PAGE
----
In a lyrical mix of natural science, history, and memoir, Melissa L. Sevigny ponders what it means to make a home in the American Southwest at a time when its most essential resource, water, is overexploited and undervalued. Mythical River takes the reader on a historical sojourn into the story of the Buenaventura, an imaginary river that led eighteenth- and nineteenth-century explorers, fur t... read more
During and just after World War II, an influential group of American writers and intellectuals projected a vision for literature that would save the free world. Novels, stories, plays, and poems, they believed, could inoculate weak minds against simplistic totalitarian ideologies, heal the spiritual wounds of global catastrophe, and just maybe prevent the like from happening again. As the Cold... read more
In 1895, an extraordinarily enigmatic faith healer emerged in the American West. An Alsatian immigrant and former cobbler, Francis Schlatter looked like popular depictions of Jesus, and it was said that his very touch could heal everything from migraines and arthritis to blindness and cancer. First in Albuquerque, and then in Denver, thousands flocked to him, hoping to receive his healing touc... read more
A lyrical coming-of-age memoir, Down from the Mountaintop chronicles a quest for belonging. Raised in northwestern Montana by Pentecostal homesteaders whose twenty-year experiment in subsistence living was closely tied to their faith, Joshua Doležal experienced a childhood marked equally by his parents’ quest for spiritual transcendence and the surrounding Rocky Mountain landscape. Unable to f... read more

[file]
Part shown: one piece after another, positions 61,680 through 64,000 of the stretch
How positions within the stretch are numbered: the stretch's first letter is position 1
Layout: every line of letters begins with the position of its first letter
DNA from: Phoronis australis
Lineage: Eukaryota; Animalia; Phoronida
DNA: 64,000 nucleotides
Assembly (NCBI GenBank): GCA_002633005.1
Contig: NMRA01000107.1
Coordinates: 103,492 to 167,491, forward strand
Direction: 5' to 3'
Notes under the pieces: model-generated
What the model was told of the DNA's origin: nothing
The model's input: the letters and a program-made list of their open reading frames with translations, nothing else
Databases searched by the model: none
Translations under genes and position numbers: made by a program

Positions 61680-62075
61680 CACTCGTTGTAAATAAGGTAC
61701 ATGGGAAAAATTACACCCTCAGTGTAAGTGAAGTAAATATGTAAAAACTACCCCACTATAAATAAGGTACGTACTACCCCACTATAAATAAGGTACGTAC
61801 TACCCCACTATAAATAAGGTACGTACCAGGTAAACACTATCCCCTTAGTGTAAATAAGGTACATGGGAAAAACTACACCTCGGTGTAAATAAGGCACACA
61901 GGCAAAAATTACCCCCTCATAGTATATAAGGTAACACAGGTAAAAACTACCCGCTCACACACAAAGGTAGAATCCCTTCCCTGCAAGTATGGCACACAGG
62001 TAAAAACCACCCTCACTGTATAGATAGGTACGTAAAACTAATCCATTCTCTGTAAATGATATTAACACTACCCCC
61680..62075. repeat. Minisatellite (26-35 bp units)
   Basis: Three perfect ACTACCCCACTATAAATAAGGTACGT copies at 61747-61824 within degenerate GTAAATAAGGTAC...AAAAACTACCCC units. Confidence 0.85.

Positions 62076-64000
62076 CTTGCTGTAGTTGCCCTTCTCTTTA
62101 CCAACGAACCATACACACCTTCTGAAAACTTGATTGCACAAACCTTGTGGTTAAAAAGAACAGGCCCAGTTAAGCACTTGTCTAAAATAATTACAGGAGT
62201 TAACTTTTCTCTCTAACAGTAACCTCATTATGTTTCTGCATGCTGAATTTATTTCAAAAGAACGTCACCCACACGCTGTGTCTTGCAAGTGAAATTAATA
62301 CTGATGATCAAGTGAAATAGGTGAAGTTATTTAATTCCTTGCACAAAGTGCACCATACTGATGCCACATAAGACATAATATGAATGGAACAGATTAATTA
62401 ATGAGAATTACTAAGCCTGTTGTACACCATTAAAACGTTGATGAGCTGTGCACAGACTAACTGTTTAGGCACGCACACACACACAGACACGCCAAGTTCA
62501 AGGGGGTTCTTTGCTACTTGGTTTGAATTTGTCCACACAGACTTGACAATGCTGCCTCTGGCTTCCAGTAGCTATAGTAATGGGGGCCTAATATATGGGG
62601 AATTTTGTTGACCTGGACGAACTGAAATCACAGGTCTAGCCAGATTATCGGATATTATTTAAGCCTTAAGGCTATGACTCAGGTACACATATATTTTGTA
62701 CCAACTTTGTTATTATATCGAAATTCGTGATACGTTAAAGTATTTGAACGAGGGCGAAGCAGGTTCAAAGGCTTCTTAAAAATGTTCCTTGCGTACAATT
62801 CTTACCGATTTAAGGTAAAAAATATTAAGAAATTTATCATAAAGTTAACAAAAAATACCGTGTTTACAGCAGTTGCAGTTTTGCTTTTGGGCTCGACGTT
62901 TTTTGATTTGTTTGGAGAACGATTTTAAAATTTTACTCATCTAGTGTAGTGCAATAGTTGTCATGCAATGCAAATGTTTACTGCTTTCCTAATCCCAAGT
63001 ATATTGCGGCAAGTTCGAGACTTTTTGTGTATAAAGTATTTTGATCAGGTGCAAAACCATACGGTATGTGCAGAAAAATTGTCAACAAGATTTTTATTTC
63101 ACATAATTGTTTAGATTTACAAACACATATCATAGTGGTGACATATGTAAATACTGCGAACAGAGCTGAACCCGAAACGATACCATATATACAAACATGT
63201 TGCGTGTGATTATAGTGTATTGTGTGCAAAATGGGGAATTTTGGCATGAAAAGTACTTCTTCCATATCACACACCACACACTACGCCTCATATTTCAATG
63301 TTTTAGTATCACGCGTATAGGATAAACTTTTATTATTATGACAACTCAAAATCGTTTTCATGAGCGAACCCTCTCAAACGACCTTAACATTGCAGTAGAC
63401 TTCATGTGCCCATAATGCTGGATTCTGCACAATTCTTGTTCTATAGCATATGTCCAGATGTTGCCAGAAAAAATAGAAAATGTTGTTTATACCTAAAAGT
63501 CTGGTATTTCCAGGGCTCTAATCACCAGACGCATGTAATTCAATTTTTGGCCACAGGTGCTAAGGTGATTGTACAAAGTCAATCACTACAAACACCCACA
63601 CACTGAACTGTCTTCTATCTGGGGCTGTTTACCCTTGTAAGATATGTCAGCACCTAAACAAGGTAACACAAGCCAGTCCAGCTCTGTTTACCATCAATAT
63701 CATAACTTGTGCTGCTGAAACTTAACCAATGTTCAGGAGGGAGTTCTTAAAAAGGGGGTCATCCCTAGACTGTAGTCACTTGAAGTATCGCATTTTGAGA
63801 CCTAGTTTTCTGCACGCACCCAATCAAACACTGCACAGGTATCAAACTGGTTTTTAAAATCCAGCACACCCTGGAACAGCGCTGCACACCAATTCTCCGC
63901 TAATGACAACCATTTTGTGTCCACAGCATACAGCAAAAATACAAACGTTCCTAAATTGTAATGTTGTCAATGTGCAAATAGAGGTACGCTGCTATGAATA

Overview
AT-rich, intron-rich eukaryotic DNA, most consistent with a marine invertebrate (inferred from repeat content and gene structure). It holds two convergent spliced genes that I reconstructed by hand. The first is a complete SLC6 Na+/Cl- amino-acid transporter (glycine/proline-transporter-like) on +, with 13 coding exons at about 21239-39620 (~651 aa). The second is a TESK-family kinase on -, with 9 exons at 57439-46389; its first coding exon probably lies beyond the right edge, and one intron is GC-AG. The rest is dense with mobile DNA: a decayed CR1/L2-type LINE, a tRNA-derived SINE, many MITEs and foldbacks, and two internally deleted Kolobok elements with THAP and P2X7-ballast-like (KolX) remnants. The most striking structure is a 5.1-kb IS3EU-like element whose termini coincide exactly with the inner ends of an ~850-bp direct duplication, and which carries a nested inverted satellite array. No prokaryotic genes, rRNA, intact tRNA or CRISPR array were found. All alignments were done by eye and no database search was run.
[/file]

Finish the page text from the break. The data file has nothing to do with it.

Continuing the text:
Tom Lutz is on a mission to visit every country on earth. And the Monkey Learned Nothing contains reports from fifty of them, most describing personal encounters in rarely visited spots, anecdotes from way off the beaten path. Traveling without an itinerary and without a goal, Lutz explores the Iranian love of poetry, the occupying Chinese army in Tibet, the amputee beggars in Cambodia, the hi... read more
When most people think of the celebrated greatness that is Coach Dan Gable, they think of an almost mythic intensity toward wrestling. Gable breathes and bleeds the sport, and faithfully applies lessons learned from both on and off the mat. Expanding upon Gable’s first collection of stories, A Wrestling Life 2 goes a little deeper into the mindset and life events that have shaped the man, the ... read more
Bix Beiderbecke was one of the first great legends of jazz. Among the most innovative cornet soloists of the 1920s and the first important white player, he invented the jazz ballad and pointed the way to “cool” jazz. But his recording career lasted just six years; he drank himself to death in 1931—at the age of twenty-eight. It was this meteoric rise and fall, combined with the searing origina... read more
So far, humanity hasn’t done very well in addressing the ongoing climate catastrophe. Veteran science educator L. S. Gardiner believes we can learn to do better by understanding how we’ve dealt with other types of environmental risks in the past and why we are dragging our feet in addressing this most urgent emergency. Weaving scientific facts and research together with humor and emotion, Gard... read more
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Experienced, skilled editor of nonfiction books with a deep knowledge of publishing and a passion for working with words.